Asked about Punjab DGP Gaurav Yadav’s remarks that there will be action regarding the Ajnala incident, Amritpal Singh said that the senior police official cannot say he was not aware of the case.

“We are going through the cycle…They way it happened before, it could have been avoided if they were alert. The DGP could not say that he did not know about the case. It was not that he did not know about the case. The decision could have been made earlier. The guy should not have been arrested. We will not run away and hide somewhere. It’s not that I am going to hide somewhere. No, I will not. I will get killed. I will face everything, I will not hide anywhere,” he said.

Amritpal Singh said Punjab Police acted in a hurry based on wrong intelligence reports and authorities gave false information about him that he does not have support.

“When I am going to the public, this could happen any day if you have enough evidence to charge me. What they did was in hurry and based on wrong intelligence reports. I do not show everything on social media. They had some pressure and gave false information to the Central government that Amritpal Singh does not have any support in Punjab and he is isolated,” he said.

Invoking ‘Operation Blue Star’, Amritpal said it was a moment of “trauma” for Sikhs and continues to be.

“When Golden temple was attacked and Jarnail Singh Bhindranwale was killed, it might have been a happy moment for many people, but it was a trauma for Sikhs. It is still a trauma. You don’t care about the judgment of law and society because you are the society. Not a single Hindu was attacked in Punjab…….When (former Prime Minister) Indira Gandhi was killed, Sikhs…were attacked,” he said.

Amritpal , a suspected Khalistan sympathiser, said allegations were made against Jarnail Singh Bhindranwale, and huge money was spent “to destroy his image”.

“When someone is in the power, they have the power to make anything evil. Jarnail Singh Bhindranwale is evil in the eyes of the Indian people, and Indira Gandhi might be a hero. But that does not change our idea of us. We will love him. India has control over all the resources to make him evil and it did it. Billions of dollars were spent to destroy his image and to put allegations against him. But what happened? There is no village here that will not have his pictures. Youth is inspired, they did not see him. But what happens? The suppression finds its way come out of slavery,” Amritpal said.

The head of the Sikh religious sect Damdami Taksal, Bhindranwale, was killed along with his armed followers during Operation Blue Star launched by the Indian Army at the Golden Temple complex.

Amritpal also said steps should be taken to make policing system better.

“The Indian people should reconsider the policing system in the country. It is still pre-1947. The way they interrogate people, the way they pick them up, the way they work. Courts are filled with such cases because the policing system is not right. It’s not the problem of the police, but of the law. They have to change the law to make policing system better and make things more transparent,” he said.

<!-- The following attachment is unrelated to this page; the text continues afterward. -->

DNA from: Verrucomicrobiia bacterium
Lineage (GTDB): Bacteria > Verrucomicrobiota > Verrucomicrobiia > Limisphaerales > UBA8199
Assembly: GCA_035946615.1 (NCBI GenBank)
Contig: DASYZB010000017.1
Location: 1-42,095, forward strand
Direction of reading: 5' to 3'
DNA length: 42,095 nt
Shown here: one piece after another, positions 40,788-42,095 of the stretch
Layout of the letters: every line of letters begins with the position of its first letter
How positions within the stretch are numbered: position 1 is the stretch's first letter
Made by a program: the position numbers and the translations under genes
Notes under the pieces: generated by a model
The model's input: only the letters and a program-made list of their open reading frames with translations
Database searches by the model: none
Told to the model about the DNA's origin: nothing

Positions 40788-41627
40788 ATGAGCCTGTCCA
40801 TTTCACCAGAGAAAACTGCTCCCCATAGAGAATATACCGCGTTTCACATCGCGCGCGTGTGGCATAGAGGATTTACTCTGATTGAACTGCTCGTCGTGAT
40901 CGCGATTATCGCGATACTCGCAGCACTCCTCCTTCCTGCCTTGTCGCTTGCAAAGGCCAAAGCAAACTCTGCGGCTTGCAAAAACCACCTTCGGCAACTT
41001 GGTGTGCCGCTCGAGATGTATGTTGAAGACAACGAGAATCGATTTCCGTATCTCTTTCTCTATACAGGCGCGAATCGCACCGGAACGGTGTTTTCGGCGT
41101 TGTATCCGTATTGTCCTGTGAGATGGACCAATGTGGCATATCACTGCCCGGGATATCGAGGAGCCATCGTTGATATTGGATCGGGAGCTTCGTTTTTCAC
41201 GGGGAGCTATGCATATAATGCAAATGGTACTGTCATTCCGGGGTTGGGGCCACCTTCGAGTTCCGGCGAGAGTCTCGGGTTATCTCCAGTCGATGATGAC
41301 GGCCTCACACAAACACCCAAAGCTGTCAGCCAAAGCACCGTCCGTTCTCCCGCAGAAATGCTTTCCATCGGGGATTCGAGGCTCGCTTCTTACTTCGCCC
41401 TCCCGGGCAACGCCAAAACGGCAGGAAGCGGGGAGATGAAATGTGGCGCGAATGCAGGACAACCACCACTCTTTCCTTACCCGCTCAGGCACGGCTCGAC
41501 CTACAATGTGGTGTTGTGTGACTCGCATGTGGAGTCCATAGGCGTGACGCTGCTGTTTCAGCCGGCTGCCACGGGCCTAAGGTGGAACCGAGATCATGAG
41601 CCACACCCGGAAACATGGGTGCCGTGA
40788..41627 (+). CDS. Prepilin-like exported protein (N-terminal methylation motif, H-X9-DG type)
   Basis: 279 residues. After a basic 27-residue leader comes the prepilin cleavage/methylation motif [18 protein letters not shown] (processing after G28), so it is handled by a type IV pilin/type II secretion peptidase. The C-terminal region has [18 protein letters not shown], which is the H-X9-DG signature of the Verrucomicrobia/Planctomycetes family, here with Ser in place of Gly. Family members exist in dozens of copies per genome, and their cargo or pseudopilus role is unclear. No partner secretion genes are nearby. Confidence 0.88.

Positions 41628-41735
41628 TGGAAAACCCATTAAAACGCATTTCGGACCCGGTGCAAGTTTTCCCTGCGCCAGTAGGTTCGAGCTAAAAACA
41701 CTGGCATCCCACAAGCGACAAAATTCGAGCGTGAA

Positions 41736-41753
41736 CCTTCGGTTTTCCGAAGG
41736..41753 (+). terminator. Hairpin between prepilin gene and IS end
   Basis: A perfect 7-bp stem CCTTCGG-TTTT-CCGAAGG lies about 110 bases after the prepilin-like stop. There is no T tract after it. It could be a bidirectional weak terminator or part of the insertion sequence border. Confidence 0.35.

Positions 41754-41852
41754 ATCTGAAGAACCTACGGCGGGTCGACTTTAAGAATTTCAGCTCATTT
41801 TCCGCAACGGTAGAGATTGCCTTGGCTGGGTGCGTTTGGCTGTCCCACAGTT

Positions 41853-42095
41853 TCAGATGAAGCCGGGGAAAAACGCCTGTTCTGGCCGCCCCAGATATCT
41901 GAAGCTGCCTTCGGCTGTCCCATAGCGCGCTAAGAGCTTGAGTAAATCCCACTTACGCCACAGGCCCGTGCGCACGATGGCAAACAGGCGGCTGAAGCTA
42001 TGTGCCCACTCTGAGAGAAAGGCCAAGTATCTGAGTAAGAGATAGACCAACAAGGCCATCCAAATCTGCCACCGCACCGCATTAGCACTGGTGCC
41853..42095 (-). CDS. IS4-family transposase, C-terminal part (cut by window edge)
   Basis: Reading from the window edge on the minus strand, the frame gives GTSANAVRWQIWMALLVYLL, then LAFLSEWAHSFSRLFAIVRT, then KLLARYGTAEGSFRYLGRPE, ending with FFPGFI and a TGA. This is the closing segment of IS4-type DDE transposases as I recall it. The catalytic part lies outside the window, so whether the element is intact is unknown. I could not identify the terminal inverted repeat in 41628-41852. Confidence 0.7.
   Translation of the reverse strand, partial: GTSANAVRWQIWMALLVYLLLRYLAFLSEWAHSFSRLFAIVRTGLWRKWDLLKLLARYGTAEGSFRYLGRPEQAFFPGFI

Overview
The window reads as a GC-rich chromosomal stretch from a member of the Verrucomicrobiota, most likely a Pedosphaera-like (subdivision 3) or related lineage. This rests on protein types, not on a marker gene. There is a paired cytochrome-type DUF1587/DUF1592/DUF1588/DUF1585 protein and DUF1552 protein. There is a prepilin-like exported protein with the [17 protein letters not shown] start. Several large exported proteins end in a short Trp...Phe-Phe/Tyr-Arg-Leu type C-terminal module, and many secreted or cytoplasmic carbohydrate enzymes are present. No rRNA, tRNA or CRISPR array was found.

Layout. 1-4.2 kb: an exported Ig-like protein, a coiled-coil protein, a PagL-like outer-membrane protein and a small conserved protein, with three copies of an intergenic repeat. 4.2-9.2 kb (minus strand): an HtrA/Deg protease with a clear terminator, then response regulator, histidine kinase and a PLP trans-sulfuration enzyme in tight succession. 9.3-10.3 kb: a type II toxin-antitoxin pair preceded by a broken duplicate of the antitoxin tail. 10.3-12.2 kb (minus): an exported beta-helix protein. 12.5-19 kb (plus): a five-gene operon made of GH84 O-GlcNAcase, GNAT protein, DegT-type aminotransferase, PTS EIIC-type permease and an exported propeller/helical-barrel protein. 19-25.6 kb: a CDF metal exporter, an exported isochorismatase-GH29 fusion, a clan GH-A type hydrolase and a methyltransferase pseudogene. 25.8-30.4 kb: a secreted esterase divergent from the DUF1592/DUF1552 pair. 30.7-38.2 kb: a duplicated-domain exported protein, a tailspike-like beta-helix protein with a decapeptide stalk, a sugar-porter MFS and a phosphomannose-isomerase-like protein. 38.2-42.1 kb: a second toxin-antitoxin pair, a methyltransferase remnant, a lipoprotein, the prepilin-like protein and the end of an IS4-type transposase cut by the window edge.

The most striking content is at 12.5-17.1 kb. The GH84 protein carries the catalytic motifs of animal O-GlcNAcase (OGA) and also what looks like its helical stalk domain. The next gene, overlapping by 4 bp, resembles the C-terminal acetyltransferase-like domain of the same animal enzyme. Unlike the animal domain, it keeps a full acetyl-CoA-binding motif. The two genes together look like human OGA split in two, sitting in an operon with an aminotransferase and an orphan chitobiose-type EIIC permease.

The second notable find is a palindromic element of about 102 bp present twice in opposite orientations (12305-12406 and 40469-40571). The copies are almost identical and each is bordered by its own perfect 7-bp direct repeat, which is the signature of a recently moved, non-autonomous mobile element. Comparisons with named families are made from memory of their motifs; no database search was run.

‘Waris Punjab De’ was founded by activist Deep Sidhu, who died in a road accident in February last year. (ANI)

Read More:

Capt. Amarinder

Capt. Amarinder Joins BJP, Merges Punjab Lok Congress With The Party

Former Punjab Chief Minister Capt. Amarinder Singh formally joined the BJP on Monday at the party headquarters here in the presence of union ministers Narendra Singh Tomar and Kiren Rijiju.

Amarinder Singh also merged his party, Punjab Lok Congress (PLC), with the BJP.
Earlier in the day, Capt. Amarinder met BJP chief JP Nadda in Delhi.

Talking to reporters at the BJP headquarters, Amarinder said he was grateful to Prime Minister Narendra Modi, Home Minister Amit Shah and the BJP president, JP Nadda.

Law Minister Kiren Rijiju hailed Capt. Amarinder joining the party and said right-thinking people of the country should be united.

“A sensitive state like Punjab should be handled carefully. During his tenure as CM, he never kept politics before national security,” Rijiju said.

Amarinder made the announcement of joining the BJP after he met Union Home Minister Amit Shah on September 12 in Delhi.

Amarinder Singh served Congress for long years and resigned as Chief Minister in September last year ahead of assembly polls.

He later also resigned from the Congress and formed Punjab Lok Congress which tied up with BJP and SAD (Sanyukt) for the assembly polls held early this year.

Amarinder Singh‘s joining the BJP is a big shot in the arm for the party in the border state. The BJP now has a credible Sikh face in Punjab who has been active in state politics for several decades. (ANI)

Punjab Chief Minister

Captain Amarinder Singh To Join BJP On Monday

Former Punjab Chief Minister Captain Amarinder Singh will join the Bharatiya Janata Party on Monday.